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Japan Power Technology

Film Turns Windows Into Solar Panels 186

itwbennett writes "At the Ceatec electronics conference in Japan this week, 3M is showing film that turns windows into solar panels. Although the product only generates about 20% of the electricity of a traditional solar panel, it will cost about half as much, is much easier to install, and takes up no additional space. 'An average person could go to the store, buy some of this, and then bring it home and install it themselves,' said Yasuhiro Aoyagi, a senior manager in the company's construction markets division."
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Film Turns Windows Into Solar Panels

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  • by amorsen ( 7485 ) <benny+slashdot@amorsen.dk> on Wednesday October 05, 2011 @04:26PM (#37617042)

    Actually it is dead easy these days. You buy an inverter which plugs into any socket. It doesn't support "island mode", so if the grid power fails, the solar power goes out too.

    They are not universally legal, so check the local laws. They are about as safe as anything gets when electricity is involved.

  • by ProfessorPillage ( 1964602 ) on Wednesday October 05, 2011 @08:50PM (#37620510)

    You're right though, fossil fuels (for example) are an actual energy source when compared to typical current photovoltaic solar panels which use more energy to produce than they'll generate over their lifetime (and that's before the conversion losses). The typical solar panel you see on a rooftop is really more a coal burning panel.

    Now you're making things up. According to NREL, back in 2004, the time needed to generate the amount of energy used to produce solar panels was about 3-5 years or less, depending on the type of panels ( http://www.nrel.gov/docs/fy04osti/35489.pdf [nrel.gov] ). The financial payback time (time to recover the dollar cost through savings on your bill) without subsidies is longer because you're paying for more than manufacturing energy, and because the competing technologies are both subsidized and are also larger, more established industries.

    According to Murphy & Hall ( http://dx.doi.org/10.1111%2Fj.1749-6632.2009.05282.x [doi.org] ), the EROI for PV is 6.8. That means it takes one unit of energy from somewhere else to result in 6.8 units of electricity from the panels. Compare that to natural gas, which has an EROI of 10, which means it takes 1 unit of energy from other sources to get enough gas out of the ground to burn for 10 units of energy. This comparison doesn't take into account that the "energy returned" is in the form of a finite resource you have to burn in the case of gas. In other words, with 1 unit of natural gas, you can generate 6.8 units of electricity by using it to build PV, or you can get around 0.4 units of electricity by burning it in a turbine, after deducting the amount needed to get another unit of gas out of the ground. For comparison, the same source says that nuclear power has an EROI of 5-15, and coal is higher at 80. Again, this doesn't take into account that you're using the fuel itself.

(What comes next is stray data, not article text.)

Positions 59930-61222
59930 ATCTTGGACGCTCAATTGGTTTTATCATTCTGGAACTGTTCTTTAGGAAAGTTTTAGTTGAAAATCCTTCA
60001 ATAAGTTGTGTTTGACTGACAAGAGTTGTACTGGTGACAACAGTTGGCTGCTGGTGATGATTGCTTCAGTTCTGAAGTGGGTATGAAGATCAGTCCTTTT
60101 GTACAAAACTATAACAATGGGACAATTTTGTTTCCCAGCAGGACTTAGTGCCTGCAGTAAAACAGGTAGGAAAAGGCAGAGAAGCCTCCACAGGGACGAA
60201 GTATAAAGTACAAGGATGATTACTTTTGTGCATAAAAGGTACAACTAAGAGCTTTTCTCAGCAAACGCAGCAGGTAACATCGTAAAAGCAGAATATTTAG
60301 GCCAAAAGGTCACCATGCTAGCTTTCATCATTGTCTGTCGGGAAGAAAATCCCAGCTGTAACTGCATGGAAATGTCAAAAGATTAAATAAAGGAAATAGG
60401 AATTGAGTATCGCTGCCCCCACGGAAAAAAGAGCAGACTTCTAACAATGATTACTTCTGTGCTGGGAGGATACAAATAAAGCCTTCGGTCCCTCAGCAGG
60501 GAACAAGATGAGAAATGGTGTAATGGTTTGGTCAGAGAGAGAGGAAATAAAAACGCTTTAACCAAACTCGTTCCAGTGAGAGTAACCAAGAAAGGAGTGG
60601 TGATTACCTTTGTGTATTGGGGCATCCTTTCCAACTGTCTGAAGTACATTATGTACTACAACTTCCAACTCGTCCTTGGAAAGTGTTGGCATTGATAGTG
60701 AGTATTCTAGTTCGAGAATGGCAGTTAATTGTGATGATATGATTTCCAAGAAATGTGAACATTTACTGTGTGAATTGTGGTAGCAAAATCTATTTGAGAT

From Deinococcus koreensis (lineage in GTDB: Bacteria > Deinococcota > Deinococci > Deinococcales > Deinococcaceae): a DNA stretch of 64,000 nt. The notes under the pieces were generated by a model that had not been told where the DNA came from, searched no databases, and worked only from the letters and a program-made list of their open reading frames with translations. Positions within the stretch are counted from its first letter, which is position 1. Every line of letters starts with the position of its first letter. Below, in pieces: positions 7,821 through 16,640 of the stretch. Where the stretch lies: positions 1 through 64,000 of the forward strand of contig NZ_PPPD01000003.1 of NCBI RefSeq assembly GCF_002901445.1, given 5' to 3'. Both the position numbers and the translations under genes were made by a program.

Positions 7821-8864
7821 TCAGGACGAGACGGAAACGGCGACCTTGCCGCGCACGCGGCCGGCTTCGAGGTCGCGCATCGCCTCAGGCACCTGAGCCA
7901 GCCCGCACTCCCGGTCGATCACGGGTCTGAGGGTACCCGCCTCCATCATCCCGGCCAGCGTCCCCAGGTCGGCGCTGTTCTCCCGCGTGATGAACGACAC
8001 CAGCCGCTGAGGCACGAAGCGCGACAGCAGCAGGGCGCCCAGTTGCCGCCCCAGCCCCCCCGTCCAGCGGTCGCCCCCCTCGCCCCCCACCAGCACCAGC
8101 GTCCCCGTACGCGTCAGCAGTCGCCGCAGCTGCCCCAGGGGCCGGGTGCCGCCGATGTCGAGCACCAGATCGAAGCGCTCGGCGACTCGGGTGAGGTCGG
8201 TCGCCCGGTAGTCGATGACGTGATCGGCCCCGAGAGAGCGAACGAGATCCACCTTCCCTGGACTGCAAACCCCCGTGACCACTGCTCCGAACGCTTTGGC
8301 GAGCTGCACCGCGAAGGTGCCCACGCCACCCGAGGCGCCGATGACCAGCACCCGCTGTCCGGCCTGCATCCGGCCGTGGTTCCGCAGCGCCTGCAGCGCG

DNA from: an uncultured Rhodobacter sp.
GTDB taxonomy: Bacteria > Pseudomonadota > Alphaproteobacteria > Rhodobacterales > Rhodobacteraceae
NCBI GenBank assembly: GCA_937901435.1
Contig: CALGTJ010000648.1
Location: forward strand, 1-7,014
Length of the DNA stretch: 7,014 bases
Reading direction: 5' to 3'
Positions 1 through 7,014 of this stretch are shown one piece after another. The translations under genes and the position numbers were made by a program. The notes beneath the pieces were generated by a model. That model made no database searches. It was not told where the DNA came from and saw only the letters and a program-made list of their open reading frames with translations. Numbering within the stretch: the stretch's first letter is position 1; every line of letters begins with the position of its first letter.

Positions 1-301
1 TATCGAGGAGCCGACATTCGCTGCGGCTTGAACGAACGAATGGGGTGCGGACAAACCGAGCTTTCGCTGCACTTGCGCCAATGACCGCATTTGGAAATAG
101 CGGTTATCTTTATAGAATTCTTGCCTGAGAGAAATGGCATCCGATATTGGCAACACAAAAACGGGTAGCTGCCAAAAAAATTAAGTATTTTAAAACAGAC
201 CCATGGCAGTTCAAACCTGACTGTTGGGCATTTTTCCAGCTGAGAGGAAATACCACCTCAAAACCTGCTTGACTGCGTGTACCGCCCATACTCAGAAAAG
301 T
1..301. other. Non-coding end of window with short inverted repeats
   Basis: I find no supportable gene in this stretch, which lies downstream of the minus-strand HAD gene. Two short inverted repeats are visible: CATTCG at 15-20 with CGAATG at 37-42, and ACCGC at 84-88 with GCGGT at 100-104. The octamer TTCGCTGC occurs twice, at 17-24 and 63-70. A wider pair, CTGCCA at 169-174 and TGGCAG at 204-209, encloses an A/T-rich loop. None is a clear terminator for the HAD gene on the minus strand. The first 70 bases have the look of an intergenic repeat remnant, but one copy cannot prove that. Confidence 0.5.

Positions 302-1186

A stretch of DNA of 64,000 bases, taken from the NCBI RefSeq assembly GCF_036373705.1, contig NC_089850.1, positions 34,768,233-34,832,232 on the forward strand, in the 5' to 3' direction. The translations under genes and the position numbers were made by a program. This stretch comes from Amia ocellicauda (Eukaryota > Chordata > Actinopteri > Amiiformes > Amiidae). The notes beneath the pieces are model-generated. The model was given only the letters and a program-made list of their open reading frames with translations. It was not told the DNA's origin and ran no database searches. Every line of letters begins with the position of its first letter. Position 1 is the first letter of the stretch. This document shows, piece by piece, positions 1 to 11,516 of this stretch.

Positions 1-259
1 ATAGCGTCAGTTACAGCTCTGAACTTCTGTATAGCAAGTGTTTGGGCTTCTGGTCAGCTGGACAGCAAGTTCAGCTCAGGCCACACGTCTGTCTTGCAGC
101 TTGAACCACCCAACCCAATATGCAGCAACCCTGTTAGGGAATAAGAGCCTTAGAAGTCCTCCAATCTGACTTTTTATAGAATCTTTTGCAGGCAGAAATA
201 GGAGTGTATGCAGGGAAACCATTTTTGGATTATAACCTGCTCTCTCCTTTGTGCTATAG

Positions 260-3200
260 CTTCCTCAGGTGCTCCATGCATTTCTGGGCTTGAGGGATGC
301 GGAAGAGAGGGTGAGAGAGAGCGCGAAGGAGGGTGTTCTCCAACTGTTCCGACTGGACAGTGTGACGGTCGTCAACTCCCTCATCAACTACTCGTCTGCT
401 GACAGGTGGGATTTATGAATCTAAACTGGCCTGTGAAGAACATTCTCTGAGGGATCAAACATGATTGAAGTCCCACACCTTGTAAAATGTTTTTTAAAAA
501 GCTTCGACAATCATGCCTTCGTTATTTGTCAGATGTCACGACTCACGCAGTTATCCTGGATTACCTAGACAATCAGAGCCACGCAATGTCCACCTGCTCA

Nothing against research into solar energy, just when you find people deploying with current technology onto their rooftops (or window panes) and announcing their "helping the environment" or that they have a "carbon neutral" energy source or that what they're doing makes economic sense is laughable.

    In terms of environmental impact, grid-tied solar power makes sense with today's technology (or 10-year old technology for that matter). In terms of dollar cost for putting it on residential roofs, maybe you don't save money without the subsidies. For the window film, who knows.

    Solar panels are not carbon-neutral, but they generate about 90% less greenhouse gas emissions than the conventional plants they displace, which are primarily coal- and gas-fired.

Loose bits sink chips.